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Appendix E E-9 within regions/districts. As discussed previously in the literature review, the condemnation rate is heavily dependent on state laws governing the process and whether the public agency is respon- sible for paying acquisition costs of the property owner such as appraisals, expert witnesses, and other legal fees (FHWA Office of Real Estate Services, 2006). The second issue is the actual cost of the condemnation proceedings. Condemnation expenses include engineering, appraiser, and economists' fees plus attorney and court costs, and the final condemnation award amount. The fee portion, together with legal costs, may add significantly to the cost of a condemnation proceeding. Additionally, states have specific laws concerning con- demnations. In one state it is the financial responsibility of the acquiring agency to reimburse the property owner for an independent appraisal if such is requested by an owner. This stipula- tion is a result of the Supreme Court Kelo decision. Condemnations may cost a project more than just money: the proceedings may cost the project valuable time. Proceedings can delay a project schedule. Time delays then affect estimated construction cost. The cost and rate of con- demnations is heavily dependent on state laws and social factors that exist in a particular local. Damages Damages due to partial takings of a property were indicated by agencies to be one of the most difficult aspects of ROW estimating. The definition of the term under 23 CFR Ch. I (4102 Edition) 710.105 Definitions is Damages means the loss in value attributable to remainder property due to sever- ance or consequential damages, as limited by State law, that arise when only part of an owner's property is acquired. Damages are primarily an issue in acquiring a portion of a business. Assigning a cost to damages can be very subjective and, many times, the accuracy of the estimated cost is depend- ent on the experience of the estimator. Real Estate Inflation and Other Market Conditions Assessing the potential effect of inflation/appreciation and other related real estate market conditions is a challenge. This is an issue in preparing cost estimates during every project devel- opment phase. Property values increase at rates different than the inflation rates for construc- tion materials and labor. Properties in highly urban areas or areas where there is substantial growth potential may be subject to substantial increases in the market value of land. The results of the interviews in this project were consistent with the interviews and data collection in Phase I of NCHRP Project 8-49 concerning inflation and other market conditions. Risk Analysis and Assigned Contingency The majority of agencies interviewed made no attempt to conduct a formal detailed risk analy- sis of items that could affect ROW cost, although most agencies did assign contingency amounts in some manner. A detailed risk analysis can be defined as a systematic method of identifying and evaluating risks using a formalized agency procedure. The majority of agencies reported that they did not specifically address risk analysis in a formalized and documented procedure. Only two SHAs reported performing detailed risk analyses where specific project risks are identified and then addressed by some application of contingency. Risks affecting ROW derive from the schedule, property appreciation, condemnations, damages, and other issues that exhibit uncer- tainty or may be unknown. Moreover, the use of contingencies was an issue throughout the SHAs interviewed. Four SHAs reported the regular practice of applying a contingency to their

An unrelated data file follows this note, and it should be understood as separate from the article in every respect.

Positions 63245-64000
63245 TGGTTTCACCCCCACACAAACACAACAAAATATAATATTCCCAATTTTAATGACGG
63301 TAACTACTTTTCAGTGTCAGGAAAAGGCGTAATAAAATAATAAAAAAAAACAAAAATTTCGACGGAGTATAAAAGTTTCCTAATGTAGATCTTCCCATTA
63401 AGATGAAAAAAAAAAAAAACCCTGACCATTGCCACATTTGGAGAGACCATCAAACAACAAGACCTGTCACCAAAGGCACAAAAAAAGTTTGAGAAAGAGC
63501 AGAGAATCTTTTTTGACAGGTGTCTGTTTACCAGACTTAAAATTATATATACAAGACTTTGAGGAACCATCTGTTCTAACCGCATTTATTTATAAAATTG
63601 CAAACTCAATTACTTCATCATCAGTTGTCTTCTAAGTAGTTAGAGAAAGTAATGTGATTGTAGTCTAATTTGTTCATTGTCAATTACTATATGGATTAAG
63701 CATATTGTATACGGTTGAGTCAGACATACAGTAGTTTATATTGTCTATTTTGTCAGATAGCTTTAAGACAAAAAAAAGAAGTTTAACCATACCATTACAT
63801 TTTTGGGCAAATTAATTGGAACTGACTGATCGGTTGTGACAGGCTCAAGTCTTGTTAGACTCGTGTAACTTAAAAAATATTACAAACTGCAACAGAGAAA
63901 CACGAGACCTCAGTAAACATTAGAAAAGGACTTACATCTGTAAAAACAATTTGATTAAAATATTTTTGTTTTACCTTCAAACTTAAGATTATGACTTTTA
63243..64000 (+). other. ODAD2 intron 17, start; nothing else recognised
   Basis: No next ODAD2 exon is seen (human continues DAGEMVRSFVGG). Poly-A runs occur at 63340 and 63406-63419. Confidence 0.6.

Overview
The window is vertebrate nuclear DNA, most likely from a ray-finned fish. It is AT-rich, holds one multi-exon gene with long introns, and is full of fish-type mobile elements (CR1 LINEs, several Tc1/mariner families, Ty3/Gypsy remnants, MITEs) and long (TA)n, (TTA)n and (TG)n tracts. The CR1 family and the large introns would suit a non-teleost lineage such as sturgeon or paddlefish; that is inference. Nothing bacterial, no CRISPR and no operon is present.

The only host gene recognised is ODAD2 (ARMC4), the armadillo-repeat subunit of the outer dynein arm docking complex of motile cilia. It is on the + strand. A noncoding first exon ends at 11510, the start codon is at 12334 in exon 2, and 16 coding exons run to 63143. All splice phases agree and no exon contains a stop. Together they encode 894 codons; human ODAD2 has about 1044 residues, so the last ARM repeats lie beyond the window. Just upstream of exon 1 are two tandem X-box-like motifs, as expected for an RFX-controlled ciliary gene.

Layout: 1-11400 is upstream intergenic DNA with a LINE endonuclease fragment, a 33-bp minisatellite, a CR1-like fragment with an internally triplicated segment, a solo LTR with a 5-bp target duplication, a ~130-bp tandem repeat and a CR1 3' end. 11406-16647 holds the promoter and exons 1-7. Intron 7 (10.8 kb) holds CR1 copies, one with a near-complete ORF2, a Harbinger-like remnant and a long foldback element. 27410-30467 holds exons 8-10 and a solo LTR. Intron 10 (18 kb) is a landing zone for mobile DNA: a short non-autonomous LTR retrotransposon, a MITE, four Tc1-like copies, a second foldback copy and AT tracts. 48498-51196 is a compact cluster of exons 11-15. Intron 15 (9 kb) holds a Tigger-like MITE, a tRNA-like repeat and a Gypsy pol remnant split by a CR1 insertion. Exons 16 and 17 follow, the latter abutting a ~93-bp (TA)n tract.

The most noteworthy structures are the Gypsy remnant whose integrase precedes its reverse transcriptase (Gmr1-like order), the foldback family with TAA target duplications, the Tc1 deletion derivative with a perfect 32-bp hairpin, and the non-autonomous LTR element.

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E-10 Procedures Guide for Right-of-Way Cost Estimation and Cost Management ROW estimates: the two aforementioned states using detailed risk analysis and two others who explicitly assign a contingency. Other SHAs may apply contingency values subjectively based on the estimator's opinion or judgment about the cost estimate. Scope Definition and Estimating Tools Determining a project's ROW requirements early in the development process is problematic, particularly during the planning phase (e.g., 10 to 20 years out from the estimated construction letting year). Phase I of NCHRP Project 8-49 found that actual cost of project ROW is frequently greater than the estimated cost projected during the early stages of project development. Two primary factors can explain this: (1) inadequate scope definition and (2) the absence of effective tools and methods to complete ROW cost estimates. ROW estimates made during the planning phase of project development are often based solely on a percentage of estimated construction costs. Agencies using this method maintain that the cost benefit is not substantial enough to invest staff effort in more detailed ROW estimates at this early stage because (1) limited project scope information is available, (2) there are multiple alignments to consider, and (3) there will be inevitable changes to the project as scope is refined as the project moves through develop- ment. This is not the case, however, with the Cities of Chicago and Phoenix, which finance their projects with bond money and therefore must have accurate cost estimates before going to the bond market. Both cities work hard to define project scope in detail early in project development and to develop accurate early ROW cost estimates. Estimator Experience and Knowledge Estimator experience was consistently noted as heavily affecting the quality and accuracy of ROW cost estimates. In achieving estimate accuracy, the estimator's knowledge of the project area and market plays a role in many subtle ways. SHAs are facing issues related to personnel turnover, especially related to employees with 15 to 20 or even 30 years of experience in ROW cost estimating. These people are quickly reaching retirement and when they depart, invaluable experience and knowledge will be lost. Overview of Current Practice A ROW cost estimate is produced during each of the first three phases of project develop- ment: planning, programming, and preliminary design. Before preparing the estimates, ROW requirements must be provided by planners or the project design team to establish the basis of the estimate. Following preliminary design, appraisals and acquisition typically commence. Typically, no further cost estimates are generated at final design, but ROW cost management should continue as purchases are executed. ROW cost management occurs during final design and is completed by comparing actual costs reflected in the appraisals and acquisitions to the estimated costs. If actual costs exceed the estimated amount, the project manager is notified and action is taken to either request additional funds or to make design changes that might reduce ROW cost. Additional ROW needs are sometimes identified during construction. When this occurs, the staff members responsible for ROW cost management must work closely with the agencies construction and design sections to minimize the effect of these new ROW requirements. The following subsections discuss the current and general state of practice relative to each of the project development phases. Current practices are discussed in a general manner that out- lines the overall state of practice in the SHAs interviewed. Later in this appendix, specific suc- cessful practices will be covered and critical review of these practices is presented.